3 Factors that Put Your Business at Risk for ACH Fraud
ACH fraud continues to rise, and it starts with just two things:
- Your business checking account number
- A routing number
“Those two simple pieces of information are all fraudsters need to attempt a fraudulent ACH transaction,” explains Nick Benz, Treasury Management Sales Officer Lead.
According to the Association for Financial Professional’s (AFP) latest Payments Fraud and Control Survey Report, 53% of all attempted or actual payment fraud in 2020 was ACH credit or debit related. The survey shares that compared to prior years, “fraud perpetrators are targeting ACH payment methods more frequently than check and wire transfers. As ACH transactions are typically considered safer and more difficult to compromise, the increased focus on ACH transactions suggests that fraudsters are acquiring more sophisticated techniques when targeting organizations.”
So how can you take the target off your back and help your business stay safe? Consider these three risk factors when working to combat ACH fraud.
1. Using one fraud management tool instead of layering multiple tools for added security.
You have to start somewhere and maybe a few years ago you signed up to use one fraud management tool for your business account. While something is better than nothing, it’s time to up your game. "Fraudsters are always getting smarter, and we need to stay one step ahead of them by combining multiple fraud tools to fully protect a business account,” says Nick.
His recommendation? At minimum, your business should use a combination of these well-known Treasury Management tools:
- ACH Filters – allows you to provide a pre-approved list of vendors to pay for each individual business account.
- ACH Blocks – allows you to block specific vendors/individuals from payment across all your accounts.
- Positive Pay – only checks matching a pre-approved list from you are paid.
- Reverse Positive Pay – allows you to review a daily check report to approve before transactions are finalized.
With check fraud still ranking as the most common fraud in the nation, followed by ACH debits and credits, using a layered approach to security is the best way to see results. Nick shares, “Through the fraud protection services Merchants offers its clients, we have rejected many unauthorized transactions in the past 90 days, the magnitude of which continues to grow. We don't see it going away anytime soon.”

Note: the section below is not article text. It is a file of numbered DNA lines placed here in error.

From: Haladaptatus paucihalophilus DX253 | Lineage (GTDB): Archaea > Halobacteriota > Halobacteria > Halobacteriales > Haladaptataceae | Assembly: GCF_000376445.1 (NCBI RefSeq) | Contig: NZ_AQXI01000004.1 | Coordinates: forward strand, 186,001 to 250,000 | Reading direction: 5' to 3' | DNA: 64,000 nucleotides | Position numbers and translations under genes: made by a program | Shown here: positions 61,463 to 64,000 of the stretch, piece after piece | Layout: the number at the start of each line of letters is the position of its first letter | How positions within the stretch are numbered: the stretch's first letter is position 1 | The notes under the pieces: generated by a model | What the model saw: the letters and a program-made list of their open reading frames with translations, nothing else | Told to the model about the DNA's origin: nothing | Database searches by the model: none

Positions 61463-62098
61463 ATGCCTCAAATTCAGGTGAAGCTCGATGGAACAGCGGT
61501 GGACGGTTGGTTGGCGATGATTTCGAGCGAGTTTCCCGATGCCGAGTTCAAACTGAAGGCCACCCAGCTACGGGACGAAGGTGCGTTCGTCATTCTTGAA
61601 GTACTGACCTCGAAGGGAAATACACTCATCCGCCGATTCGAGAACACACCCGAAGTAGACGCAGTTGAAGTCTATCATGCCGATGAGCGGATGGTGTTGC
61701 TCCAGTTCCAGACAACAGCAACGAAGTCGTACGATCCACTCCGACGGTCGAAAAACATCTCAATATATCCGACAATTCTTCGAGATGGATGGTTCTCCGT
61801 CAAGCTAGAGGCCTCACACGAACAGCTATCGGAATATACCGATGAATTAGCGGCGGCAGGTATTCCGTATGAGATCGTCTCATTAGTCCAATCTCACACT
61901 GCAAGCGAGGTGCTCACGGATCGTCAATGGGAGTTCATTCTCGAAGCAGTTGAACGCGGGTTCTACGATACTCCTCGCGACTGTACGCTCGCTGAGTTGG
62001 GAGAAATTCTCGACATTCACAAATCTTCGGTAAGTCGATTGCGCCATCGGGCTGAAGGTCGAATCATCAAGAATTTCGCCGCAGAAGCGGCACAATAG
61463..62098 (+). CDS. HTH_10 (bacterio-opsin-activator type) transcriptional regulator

2. Not having a process for reviewing your ACH blocks/filters regularly.
Using your fraud management tools properly is yet another piece to the puzzle. If you have set up ACH blocks or filters, how often are you reviewing those lists to ensure accuracy. Nick says review of your parameters should be done a regular basis that makes sense to your business – be it quarterly, bi-annually or annually.
In reference to fraud controls such as ACH blocks and filters, the AFP survey report notes: “If organizations made it a regular practice to validate their fraud controls, they would be able to identify any faults in the process and rectify them sooner. Additionally, by validating fraud controls, they are committing to controlling fraud. Validating fraud controls also reinforces with vendors and employees that the company is serious about minimizing fraud.”
3. Lack of security protocols and training for your staff.
So, you’ve put the tools in place, but does your staff understand their role in mitigating fraud? “We truly believe that staff education and proper access management are two of the biggest factors in preventing fraudulent ACH transactions - or really any type of fraud. A lot of this comes down to staff feeling confident in recognizing and addressing fraud,” notes Nick.
To make security practices a part of everyday work life, you should:
- Create procedures for account access and review. It’s important to document who has access to specific accounts and tools or who is responsible for different processes. Keep in mind that the more people you provide access to, the greater the risk for fraudulent activity since the fraudster has more possible people to impersonate.
- Use dual control as often as possible. What’s dual control? Having more than one employee involved in key financial review processes. Dual control provides a check back so two eyes are reviewing important financial information and payouts to catch anything out of the ordinary.
- Make a plan for continued education. Fraud and the people behind it are not going away anytime soon. One of the best things you can do is provide training and education opportunities for your staff at every level. While office managers, your finance or accounting team or owners may need more in-depth review, all staff may be presented with an imposter email, for example, and need to know how to identify and address it in the moment. A Treasury Management partner can provide you with resources for internal training.
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